- "At Least 2 Dead in Massive Power Plant Explosion". The Hartford Courant. 7 February 2010. Retrieved 2010-02-07.
- "Some dead in Connecticut power plant explosion". CTV. 7 February 2010. Archived from the original on 10 February 2010. Retrieved 2010-02-07.
- Aeppel, Tim (8 February 2010). "Deadly blast hits Connecticut Plant". The Wall Street Journal. Archived from the original on 11 February 2010. Retrieved 8 February 2010.
- "Official says fewer than 50 hurt in Conn. power plant explosion; number of deaths is unknown". Los Angeles Times. 7 February 2010. Retrieved 2010-02-07.[dead link]
- "FBI Official: Conn. Blast Doesn't Seem to Be Terrorist Act". Dow Jones Newswires. 7 February 2010. Retrieved 2010-02-07.
- "CSB Deploying nvestigation Team to Fatal Explosion at Kleen Energy Power Plant in Middletown, Connecticut". 7 February 2010. Retrieved 2010-02-07.
- "Mourning in Middletown: Grim search for workers' bodies in aftermath of Kleen Energy Plant explosion". New York Daily News. 8 February 2010. Archived from the original on 11 February 2010. Retrieved 14 February 2010.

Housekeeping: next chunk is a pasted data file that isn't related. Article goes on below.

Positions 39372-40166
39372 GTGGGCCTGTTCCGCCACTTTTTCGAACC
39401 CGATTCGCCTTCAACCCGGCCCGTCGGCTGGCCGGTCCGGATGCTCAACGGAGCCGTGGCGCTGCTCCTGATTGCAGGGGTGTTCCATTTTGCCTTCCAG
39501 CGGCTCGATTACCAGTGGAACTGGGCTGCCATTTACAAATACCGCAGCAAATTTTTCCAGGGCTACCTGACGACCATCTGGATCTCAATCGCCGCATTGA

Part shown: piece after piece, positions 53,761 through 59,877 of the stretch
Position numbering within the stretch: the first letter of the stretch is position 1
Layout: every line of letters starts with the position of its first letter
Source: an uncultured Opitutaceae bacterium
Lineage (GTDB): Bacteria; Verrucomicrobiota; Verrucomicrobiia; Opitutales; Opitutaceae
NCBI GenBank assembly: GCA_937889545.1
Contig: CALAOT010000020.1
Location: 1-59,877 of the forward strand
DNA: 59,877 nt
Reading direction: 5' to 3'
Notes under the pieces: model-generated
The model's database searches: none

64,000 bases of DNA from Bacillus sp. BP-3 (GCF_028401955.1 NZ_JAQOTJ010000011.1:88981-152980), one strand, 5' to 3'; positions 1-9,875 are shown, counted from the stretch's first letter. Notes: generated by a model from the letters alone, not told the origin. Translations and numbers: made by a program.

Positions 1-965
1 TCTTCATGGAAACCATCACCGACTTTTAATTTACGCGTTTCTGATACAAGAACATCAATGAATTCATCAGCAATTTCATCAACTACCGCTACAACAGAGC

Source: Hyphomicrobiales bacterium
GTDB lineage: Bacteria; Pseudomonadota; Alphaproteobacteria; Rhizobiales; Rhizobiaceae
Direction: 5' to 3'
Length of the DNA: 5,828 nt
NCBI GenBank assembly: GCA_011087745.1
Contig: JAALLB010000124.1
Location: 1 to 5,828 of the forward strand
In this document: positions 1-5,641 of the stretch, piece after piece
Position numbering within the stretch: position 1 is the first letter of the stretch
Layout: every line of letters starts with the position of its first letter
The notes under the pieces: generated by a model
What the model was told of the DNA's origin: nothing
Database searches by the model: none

- "Official says construction of plant will resume". The Middletown Press. 10 February 2010. Retrieved 14 February 2010.
- EXPLOSION ANNIVERSARY: Kleen Energy plant set to open in April Middletown Press, Feb 6, 2011
- "Explosion Investigation Focusing on Safety Issues". Hartford Courant. 8 February 2010. Archived from the original on 10 February 2010. Retrieved 8 February 2010.
- "CSB Votes to Approve Urgent Gas Code". Occupational Health & Safety. 8 February 2010. Retrieved 8 February 2010.
- "New Power Plant Explosion". Philip Poynter Construction Safety. 8 February 2010. Retrieved 8 February 2010.
- "Statement of CSB Investigations Supervisor Don Holmstrom Updating the Public on the CSB’s Investigation of the Catastrophic Accident at Kleen Energy, Middletown, Connecticut". US Chemical Safety Board. 25 February 2010. Retrieved 20 September 2010.
- Buettner, Russ (5 August 2010). "$16.6 Million in Fines After Fatal Blast at a Connecticut Plant". The New York Times. Retrieved 18 August 2010.
- "Kleen Energy Natural Gas Explosion". US Chemical Safety Board. 28 June 2010. Retrieved 20 September 2010.